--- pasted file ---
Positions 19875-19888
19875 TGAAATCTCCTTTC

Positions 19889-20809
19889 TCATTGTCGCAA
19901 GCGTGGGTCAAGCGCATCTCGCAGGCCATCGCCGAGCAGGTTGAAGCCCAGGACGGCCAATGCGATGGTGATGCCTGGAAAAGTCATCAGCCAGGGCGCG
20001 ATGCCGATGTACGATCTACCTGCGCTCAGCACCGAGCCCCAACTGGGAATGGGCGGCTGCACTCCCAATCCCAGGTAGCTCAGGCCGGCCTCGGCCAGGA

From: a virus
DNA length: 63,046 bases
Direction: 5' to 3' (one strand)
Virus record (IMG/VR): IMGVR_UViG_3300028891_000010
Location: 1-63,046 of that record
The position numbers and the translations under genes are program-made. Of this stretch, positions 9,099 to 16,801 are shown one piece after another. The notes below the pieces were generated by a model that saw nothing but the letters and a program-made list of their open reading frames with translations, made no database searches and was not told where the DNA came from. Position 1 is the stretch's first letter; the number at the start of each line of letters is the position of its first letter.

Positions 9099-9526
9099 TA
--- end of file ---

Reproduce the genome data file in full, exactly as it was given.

Positions 19875-19888
19875 TGAAATCTCCTTTC

Positions 19889-20809
19889 TCATTGTCGCAA
19901 GCGTGGGTCAAGCGCATCTCGCAGGCCATCGCCGAGCAGGTTGAAGCCCAGGACGGCCAATGCGATGGTGATGCCTGGAAAAGTCATCAGCCAGGGCGCG
20001 ATGCCGATGTACGATCTACCTGCGCTCAGCACCGAGCCCCAACTGGGAATGGGCGGCTGCACTCCCAATCCCAGGTAGCTCAGGCCGGCCTCGGCCAGGA

From: a virus
DNA length: 63,046 bases
Direction: 5' to 3' (one strand)
Virus record (IMG/VR): IMGVR_UViG_3300028891_000010
Location: 1-63,046 of that record
The position numbers and the translations under genes are program-made. Of this stretch, positions 9,099 to 16,801 are shown one piece after another. The notes below the pieces were generated by a model that saw nothing but the letters and a program-made list of their open reading frames with translations, made no database searches and was not told where the DNA came from. Position 1 is the stretch's first letter; the number at the start of each line of letters is the position of its first letter.

Positions 9099-9526
9099 TA